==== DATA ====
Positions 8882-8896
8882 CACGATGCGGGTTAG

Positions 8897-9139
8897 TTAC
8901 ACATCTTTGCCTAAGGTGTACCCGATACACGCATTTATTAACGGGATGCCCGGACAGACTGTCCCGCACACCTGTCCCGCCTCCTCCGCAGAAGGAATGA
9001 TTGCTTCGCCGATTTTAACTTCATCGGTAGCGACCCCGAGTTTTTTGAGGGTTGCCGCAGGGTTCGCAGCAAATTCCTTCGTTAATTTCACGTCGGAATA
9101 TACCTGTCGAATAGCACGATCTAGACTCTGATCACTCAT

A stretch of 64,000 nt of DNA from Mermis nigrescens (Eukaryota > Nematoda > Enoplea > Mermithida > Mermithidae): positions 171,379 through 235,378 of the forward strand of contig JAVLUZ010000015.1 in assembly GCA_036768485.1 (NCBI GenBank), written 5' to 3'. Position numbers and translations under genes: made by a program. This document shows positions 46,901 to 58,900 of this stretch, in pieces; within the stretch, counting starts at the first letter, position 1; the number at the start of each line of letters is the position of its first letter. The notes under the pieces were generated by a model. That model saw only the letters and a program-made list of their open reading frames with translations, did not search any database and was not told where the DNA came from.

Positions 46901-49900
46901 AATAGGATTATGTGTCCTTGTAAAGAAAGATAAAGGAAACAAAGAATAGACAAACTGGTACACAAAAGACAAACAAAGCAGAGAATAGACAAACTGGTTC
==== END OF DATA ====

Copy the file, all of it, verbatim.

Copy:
Positions 8882-8896
8882 CACGATGCGGGTTAG

Positions 8897-9139
8897 TTAC
8901 ACATCTTTGCCTAAGGTGTACCCGATACACGCATTTATTAACGGGATGCCCGGACAGACTGTCCCGCACACCTGTCCCGCCTCCTCCGCAGAAGGAATGA
9001 TTGCTTCGCCGATTTTAACTTCATCGGTAGCGACCCCGAGTTTTTTGAGGGTTGCCGCAGGGTTCGCAGCAAATTCCTTCGTTAATTTCACGTCGGAATA
9101 TACCTGTCGAATAGCACGATCTAGACTCTGATCACTCAT

A stretch of 64,000 nt of DNA from Mermis nigrescens (Eukaryota > Nematoda > Enoplea > Mermithida > Mermithidae): positions 171,379 through 235,378 of the forward strand of contig JAVLUZ010000015.1 in assembly GCA_036768485.1 (NCBI GenBank), written 5' to 3'. Position numbers and translations under genes: made by a program. This document shows positions 46,901 to 58,900 of this stretch, in pieces; within the stretch, counting starts at the first letter, position 1; the number at the start of each line of letters is the position of its first letter. The notes under the pieces were generated by a model. That model saw only the letters and a program-made list of their open reading frames with translations, did not search any database and was not told where the DNA came from.

Positions 46901-49900
46901 AATAGGATTATGTGTCCTTGTAAAGAAAGATAAAGGAAACAAAGAATAGACAAACTGGTACACAAAAGACAAACAAAGCAGAGAATAGACAAACTGGTTC